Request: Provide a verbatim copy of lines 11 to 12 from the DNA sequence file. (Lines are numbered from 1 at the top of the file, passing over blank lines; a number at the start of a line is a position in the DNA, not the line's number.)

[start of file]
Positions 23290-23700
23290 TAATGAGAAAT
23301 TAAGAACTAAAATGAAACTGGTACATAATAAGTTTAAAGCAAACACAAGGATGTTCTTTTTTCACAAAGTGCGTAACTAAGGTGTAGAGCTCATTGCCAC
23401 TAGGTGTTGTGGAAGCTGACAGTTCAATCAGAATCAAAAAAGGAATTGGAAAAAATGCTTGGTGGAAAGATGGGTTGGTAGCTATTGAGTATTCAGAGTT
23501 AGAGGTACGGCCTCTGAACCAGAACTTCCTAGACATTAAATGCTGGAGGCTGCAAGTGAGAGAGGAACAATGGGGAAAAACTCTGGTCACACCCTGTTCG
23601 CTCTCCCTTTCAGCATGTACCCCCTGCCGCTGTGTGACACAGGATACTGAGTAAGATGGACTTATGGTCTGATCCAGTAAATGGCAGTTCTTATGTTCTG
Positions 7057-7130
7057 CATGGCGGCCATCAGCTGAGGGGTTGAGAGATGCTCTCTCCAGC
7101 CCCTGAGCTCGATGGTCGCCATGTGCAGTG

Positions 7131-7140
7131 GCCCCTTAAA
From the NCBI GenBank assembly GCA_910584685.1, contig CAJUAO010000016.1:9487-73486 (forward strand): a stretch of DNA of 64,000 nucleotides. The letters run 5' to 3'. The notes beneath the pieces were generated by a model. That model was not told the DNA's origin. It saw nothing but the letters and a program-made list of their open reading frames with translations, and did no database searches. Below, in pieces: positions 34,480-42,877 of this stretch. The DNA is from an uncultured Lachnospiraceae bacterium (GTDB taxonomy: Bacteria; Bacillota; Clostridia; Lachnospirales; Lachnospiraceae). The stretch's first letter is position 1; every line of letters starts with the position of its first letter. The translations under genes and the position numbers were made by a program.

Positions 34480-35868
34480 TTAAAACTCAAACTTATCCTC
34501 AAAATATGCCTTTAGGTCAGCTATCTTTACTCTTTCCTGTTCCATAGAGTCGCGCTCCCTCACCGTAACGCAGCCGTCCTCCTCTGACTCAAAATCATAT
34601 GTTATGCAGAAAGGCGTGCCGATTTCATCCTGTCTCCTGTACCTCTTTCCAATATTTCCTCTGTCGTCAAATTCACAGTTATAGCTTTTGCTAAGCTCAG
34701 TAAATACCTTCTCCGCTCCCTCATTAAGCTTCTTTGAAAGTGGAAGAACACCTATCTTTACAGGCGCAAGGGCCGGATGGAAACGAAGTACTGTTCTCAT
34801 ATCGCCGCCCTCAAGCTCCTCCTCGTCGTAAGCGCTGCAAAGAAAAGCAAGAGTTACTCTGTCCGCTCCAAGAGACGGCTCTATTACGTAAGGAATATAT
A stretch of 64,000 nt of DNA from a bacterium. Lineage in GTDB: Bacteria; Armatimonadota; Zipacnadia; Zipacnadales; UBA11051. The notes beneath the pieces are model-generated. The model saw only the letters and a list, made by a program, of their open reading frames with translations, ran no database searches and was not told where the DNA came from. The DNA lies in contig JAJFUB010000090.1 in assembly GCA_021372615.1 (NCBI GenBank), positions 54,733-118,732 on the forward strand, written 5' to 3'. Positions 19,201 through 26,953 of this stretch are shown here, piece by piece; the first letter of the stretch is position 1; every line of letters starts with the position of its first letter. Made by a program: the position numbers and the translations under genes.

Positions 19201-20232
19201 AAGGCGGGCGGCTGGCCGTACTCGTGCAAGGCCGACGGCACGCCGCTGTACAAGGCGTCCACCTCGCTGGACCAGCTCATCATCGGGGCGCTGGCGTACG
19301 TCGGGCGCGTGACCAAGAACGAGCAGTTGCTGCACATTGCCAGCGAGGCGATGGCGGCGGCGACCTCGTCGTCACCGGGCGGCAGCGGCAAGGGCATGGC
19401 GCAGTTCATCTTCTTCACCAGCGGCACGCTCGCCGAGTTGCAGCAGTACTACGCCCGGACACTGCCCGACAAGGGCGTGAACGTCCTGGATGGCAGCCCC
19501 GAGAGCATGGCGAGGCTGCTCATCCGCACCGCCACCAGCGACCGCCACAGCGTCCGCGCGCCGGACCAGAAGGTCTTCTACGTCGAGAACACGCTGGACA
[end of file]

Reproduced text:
7131 GCCCCTTAAA
From the NCBI GenBank assembly GCA_910584685.1, contig CAJUAO010000016.1:9487-73486 (forward strand): a stretch of DNA of 64,000 nucleotides. The letters run 5' to 3'. The notes beneath the pieces were generated by a model. That model was not told the DNA's origin. It saw nothing but the letters and a program-made list of their open reading frames with translations, and did no database searches. Below, in pieces: positions 34,480-42,877 of this stretch. The DNA is from an uncultured Lachnospiraceae bacterium (GTDB taxonomy: Bacteria; Bacillota; Clostridia; Lachnospirales; Lachnospiraceae). The stretch's first letter is position 1; every line of letters starts with the position of its first letter. The translations under genes and the position numbers were made by a program.